When we have a bit of spare time, in between making cider and working on our other jobs, we like to read a few reviews of our cider. It’s so fascinating to find out the aromas and flavours that different people pick up on.
Quite by accident, we happened upon this fabulous video review of our 2019 vintage, single variety 100% Kingston Black still cider. It’s by Chris at Cork & Crown in London, who is clearly extremely knowledgeable and is also a great orator. His videos are so watchable.
The only trouble with watching Chris’s reviews is that once you’ve watched one, it’s far too easy to keep on watching “just one more”. And then you suddenly realise that two or three hours have gone by. But it is time very well time spent in order to further one’s education about real craft cider!
If you prefer to read reviews, the Good Cider Guide website recently reviewed our three 2019 vintage ciders. You can find their reviews via the following links:
Considering 2019 was the first year that we made cider in ernest, with a view to actually selling some, we are pretty chuffed with these reviews.
Remember that all of our ciders are made from 100% freshly pressed apples that we picked ourselves. We press the apples here on our farm in our small cidery. There is no industrial processing involved, no apple concentrate, no nasty additives, and no sugar or artificial sweeteners added either.
It is pretty cold in the cider shed right now, but this is a fascinating time of year in the craft cider calendar.
The delicious juice we pressed from the bountiful 2020 apple harvest has been busily fermenting. Paul keeps a close eye on the progress of the fermentation. He racks off the fermenting juice into clean tanks at appropriate times, leaving the lees (sediment) behind. We also sample the developing ciders to make sure all is going well. By sampling regularly we can also formulate a plan of the various ciders we will be able to create.
Some tanks contain co-ferments, which means that more than one variety of apple was pressed together and the juices are fermenting together. We are particularly excited about our Bramley / Chisel Jersey co-ferment.
Other tanks contain fermenting juice pressed from a single variety of apple. Some of this is destined to create single-variety cider, or we might blend it with other single varieties or co-ferments prior to bottling. This planning and sampling is a particularly creative activity and one that we love.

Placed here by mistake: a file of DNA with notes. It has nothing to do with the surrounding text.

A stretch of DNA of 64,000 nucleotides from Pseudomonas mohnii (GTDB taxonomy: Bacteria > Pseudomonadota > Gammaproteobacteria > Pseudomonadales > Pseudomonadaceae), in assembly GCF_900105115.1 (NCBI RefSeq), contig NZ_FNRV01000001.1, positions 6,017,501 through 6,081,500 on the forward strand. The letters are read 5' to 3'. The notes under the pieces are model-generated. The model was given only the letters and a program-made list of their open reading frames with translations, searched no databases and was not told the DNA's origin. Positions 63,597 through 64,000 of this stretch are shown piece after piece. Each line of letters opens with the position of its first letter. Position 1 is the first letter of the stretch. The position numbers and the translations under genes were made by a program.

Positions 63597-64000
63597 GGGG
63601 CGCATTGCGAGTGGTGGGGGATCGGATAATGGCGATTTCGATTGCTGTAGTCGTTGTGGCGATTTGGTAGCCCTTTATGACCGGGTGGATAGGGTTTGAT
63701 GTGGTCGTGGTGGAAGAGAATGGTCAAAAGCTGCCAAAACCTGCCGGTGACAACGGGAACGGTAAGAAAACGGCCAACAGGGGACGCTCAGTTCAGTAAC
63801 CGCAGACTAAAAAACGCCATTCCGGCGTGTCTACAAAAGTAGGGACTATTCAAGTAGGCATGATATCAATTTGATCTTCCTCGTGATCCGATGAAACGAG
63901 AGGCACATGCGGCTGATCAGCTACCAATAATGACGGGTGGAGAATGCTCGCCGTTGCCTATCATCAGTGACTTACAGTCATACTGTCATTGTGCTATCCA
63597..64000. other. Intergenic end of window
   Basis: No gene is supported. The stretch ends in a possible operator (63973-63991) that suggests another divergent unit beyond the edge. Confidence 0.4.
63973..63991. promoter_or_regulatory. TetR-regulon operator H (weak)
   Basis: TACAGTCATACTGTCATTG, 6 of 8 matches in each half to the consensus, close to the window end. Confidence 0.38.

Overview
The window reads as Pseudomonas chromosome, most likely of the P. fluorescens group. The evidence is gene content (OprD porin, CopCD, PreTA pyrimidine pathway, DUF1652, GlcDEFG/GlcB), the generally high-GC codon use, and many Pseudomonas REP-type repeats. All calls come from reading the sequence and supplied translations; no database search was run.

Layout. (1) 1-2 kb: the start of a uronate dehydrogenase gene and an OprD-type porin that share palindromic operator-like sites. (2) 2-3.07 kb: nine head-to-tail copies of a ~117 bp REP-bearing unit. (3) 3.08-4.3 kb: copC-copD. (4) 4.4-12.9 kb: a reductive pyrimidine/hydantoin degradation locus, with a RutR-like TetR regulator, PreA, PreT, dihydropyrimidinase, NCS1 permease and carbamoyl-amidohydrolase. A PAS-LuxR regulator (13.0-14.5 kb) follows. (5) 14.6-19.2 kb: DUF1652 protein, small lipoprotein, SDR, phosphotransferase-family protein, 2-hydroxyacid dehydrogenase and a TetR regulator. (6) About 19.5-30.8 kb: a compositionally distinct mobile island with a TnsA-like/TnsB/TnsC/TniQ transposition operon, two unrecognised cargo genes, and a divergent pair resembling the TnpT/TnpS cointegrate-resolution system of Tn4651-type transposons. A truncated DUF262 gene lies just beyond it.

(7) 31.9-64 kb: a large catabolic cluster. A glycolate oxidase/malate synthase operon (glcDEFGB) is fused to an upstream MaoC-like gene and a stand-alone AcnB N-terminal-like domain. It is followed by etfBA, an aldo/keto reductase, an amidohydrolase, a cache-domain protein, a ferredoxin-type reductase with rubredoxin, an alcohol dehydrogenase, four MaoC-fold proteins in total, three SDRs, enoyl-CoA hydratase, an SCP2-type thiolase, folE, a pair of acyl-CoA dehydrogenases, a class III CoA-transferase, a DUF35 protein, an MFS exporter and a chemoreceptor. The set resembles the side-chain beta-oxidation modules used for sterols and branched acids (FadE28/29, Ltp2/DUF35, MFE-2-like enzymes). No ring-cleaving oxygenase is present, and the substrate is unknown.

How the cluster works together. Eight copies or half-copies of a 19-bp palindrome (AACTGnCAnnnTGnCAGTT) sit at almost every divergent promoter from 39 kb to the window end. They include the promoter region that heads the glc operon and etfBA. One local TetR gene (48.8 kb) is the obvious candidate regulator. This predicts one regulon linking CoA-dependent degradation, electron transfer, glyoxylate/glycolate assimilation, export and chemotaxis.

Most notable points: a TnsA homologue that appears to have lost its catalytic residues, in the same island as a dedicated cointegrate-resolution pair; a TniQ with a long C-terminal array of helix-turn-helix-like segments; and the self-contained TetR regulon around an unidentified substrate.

The only essential task that we don’t really enjoy in the cold weather is washing down the tanks!
It’s been all hands to the press here at Temple Cider this autumn. We have been busily picking and pressing this year’s bountiful apple harvest. Once pressed, we allow the apple juice to ferment, with regular checks on its progress throughout fermentation. Making craft cider is closely related to making wine, in that it is made by fermenting a fruit juice, as opposed to beer which is produced by brewing its ingredients.
The apples we have pressed this autumn 2020 will be the basis of Temple craft ciders that will be available in 2021. Full details of the craft ciders we made in 2019 are here.
We are planning to once again create a Milo’s Magic blend, plus we also have another blend in mind. We will have at least one single-variety cider available too. Paul is also trying out a few new ideas, so we may have some exciting limited edition specials if the experiments produce delicious results. It’s all so fascinating and we love that making cider encompasses both art and science, plus, of course, a little bit of magic…
Our currently available blended cider is named Milo’s Magic. You might be wondering why…
Well, the story is that this delicious cider is named after our very special old rescue dog, Milo. And one of his most wistful expressions is featured on the label.
Milo is about 12 years old and he’s a Staffy x Collie x German Shepherd, so quite the loveable mixture. Although not the most active of dogs – he has quite severe arthritis – he does like to know what is going on. He takes a keen interest in what is happening in the cidery and likes to have a regular stroll around. He is the sweetest-natured dog you could wish to meet. We rehomed him via the Oldies Club dog rescue, which is a rescue specifically for older dogs.
We were, quite frankly, amused that you can take Milo’s Magic to mean “Magic belonging to Milo”, which is what we think the cider is, or “Milo is Magic”, which he obviously is. It really doesn’t take much to amuse us.
We plan to name future years’ blended ciders after our other dogs. Next year’s is likely to be named after Millie, who is the most mixed breed dog imaginable (according to her DNA test results) and originates from Spain. She also came to us via the Oldies Club.
That’s enough about dogs! You’re hopefully here for the cider. See full details of our fabulous cider range.